Tuesday, December 3, 2013

Those who can't...

He says the problem with teachers is
What’s a kid going to learn
from someone who decided his best option in life
was to become a teacher?

He reminds the other dinner guests that it’s true
what they say about teachers:
Those who can, do; those who can’t, teach.
I decide to bite my tongue instead of his
and resist the temptation to remind the dinner guests
that it’s also true what they say about lawyers.
Because we’re eating, after all, and this is polite conversation. 

Mondays are good days for rants.  And this one is longstanding.  Similar to the notion that a stay-at-home mom lives a life of ease, there is an all too common misperception that teaching is an easy job.  Please allow me to debunk some of the more persistent myths.


1. Teachers have really short hours.  When the school day is over, you're done!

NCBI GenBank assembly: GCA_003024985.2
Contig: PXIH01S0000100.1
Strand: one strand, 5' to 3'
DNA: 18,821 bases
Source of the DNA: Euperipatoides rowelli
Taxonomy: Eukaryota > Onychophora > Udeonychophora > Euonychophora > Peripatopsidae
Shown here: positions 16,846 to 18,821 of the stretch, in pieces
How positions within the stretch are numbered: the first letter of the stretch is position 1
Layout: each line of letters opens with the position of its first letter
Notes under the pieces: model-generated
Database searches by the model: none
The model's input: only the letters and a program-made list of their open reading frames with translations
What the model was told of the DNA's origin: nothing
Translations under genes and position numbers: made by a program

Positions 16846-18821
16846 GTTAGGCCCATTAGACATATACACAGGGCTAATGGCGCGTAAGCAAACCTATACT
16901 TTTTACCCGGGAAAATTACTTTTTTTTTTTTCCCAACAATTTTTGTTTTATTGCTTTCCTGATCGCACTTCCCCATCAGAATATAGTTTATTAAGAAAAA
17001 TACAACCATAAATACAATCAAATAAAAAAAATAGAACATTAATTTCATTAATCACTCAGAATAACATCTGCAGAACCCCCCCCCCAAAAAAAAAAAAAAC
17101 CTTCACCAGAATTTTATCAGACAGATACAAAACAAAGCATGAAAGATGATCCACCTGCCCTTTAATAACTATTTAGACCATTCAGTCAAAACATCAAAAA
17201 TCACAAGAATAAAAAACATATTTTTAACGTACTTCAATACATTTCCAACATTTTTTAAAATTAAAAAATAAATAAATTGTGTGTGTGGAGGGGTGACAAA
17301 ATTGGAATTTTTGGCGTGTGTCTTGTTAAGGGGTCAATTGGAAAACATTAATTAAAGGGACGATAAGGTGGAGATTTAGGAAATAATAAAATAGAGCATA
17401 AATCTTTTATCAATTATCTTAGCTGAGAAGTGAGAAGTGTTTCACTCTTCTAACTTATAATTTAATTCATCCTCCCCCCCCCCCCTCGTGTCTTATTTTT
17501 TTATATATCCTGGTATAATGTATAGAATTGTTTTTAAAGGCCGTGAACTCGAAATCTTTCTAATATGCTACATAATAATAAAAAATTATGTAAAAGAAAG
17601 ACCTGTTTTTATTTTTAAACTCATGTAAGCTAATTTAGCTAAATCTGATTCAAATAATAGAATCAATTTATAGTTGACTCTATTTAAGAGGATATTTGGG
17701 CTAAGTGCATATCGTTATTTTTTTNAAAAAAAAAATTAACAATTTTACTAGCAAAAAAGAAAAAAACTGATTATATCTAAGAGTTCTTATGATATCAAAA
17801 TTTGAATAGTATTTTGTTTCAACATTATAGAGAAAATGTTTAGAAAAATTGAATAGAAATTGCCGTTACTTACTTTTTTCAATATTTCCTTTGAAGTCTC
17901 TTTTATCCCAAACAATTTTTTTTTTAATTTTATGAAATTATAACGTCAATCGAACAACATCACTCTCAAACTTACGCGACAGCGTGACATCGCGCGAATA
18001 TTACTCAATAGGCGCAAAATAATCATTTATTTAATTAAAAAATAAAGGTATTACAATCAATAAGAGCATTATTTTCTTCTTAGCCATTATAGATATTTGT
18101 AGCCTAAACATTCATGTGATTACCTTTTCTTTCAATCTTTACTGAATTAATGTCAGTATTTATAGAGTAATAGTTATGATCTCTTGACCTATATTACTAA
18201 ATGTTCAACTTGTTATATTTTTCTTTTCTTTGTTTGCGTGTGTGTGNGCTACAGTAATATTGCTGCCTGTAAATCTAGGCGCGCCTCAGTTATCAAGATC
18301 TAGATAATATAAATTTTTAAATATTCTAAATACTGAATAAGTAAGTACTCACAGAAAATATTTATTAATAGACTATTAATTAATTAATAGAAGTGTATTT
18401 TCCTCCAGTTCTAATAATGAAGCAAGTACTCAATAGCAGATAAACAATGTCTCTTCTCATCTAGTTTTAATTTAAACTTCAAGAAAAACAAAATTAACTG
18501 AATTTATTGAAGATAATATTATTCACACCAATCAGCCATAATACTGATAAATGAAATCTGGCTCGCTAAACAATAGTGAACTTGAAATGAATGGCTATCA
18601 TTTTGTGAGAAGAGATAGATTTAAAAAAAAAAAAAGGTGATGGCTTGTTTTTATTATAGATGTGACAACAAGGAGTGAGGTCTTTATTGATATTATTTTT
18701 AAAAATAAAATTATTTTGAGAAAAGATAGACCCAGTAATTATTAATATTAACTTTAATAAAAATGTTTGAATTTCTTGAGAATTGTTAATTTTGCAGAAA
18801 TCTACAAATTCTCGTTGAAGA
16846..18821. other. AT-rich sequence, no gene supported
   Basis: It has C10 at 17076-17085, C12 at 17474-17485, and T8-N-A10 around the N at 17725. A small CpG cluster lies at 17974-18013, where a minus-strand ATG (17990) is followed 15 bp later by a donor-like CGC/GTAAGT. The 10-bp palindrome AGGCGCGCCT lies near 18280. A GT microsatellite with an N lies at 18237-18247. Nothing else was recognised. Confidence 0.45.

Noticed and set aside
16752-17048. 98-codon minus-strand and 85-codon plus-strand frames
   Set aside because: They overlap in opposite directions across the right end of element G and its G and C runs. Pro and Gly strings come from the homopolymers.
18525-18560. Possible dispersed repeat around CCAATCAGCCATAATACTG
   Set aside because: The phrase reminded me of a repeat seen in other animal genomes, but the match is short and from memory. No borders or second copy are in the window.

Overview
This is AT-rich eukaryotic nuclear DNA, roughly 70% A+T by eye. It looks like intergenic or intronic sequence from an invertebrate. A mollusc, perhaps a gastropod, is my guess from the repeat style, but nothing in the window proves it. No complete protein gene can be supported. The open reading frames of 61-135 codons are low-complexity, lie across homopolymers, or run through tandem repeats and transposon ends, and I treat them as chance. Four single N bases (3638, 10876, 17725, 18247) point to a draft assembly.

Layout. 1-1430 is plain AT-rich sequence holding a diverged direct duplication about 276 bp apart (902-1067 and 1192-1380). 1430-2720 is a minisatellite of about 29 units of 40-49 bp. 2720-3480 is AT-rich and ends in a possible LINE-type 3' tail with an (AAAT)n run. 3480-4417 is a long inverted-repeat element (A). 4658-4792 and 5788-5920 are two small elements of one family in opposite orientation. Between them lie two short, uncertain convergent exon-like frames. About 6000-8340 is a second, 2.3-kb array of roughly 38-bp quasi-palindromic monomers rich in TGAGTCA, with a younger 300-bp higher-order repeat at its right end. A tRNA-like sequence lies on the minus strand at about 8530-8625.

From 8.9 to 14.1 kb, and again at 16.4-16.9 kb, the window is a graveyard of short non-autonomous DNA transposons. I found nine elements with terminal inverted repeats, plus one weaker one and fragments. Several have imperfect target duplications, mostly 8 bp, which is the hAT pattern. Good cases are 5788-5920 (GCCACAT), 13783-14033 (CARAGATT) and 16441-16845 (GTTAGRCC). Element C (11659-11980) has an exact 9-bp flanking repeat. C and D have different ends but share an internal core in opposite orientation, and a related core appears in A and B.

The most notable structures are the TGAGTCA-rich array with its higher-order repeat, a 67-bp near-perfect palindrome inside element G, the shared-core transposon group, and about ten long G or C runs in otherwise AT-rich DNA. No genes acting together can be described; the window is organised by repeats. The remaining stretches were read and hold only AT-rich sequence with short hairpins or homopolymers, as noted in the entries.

The misperception here is that we only work when students have lessons.  However, in order for those lessons to be interesting and educational, we have to plan them.  If the set has an exam at the end of the term or year, we have to know what is on that exam and find a way to help our students learn the content.  We also must deal with marking and if you teach a writing-heavy subject (English, History, Philosophy), marking is the ravenous beast that devours most of your 'free time'.  If you must mark board-set coursework, you may have to deal with a mark scheme that sometimes appears to have been written by mental patients who only communicate in seventeenth century vernacular.  Then there are meetings; department meetings, health and safety meetings, parents' evenings, meetings with parents who children have misbehaved, meetings about how we can have fewer meetings... I could go on but I'd really rather not.  Teachers also moderate extracurricular activities and coach sport.  If you work in a boarding school and someone remarks on how lucky you are to have such fantastic hours, depending on how far in the school term you are, you either laugh until no sound comes out of your mouth and tears flow freely down your cheeks or you bludgeon them with something heavy.  Like a car.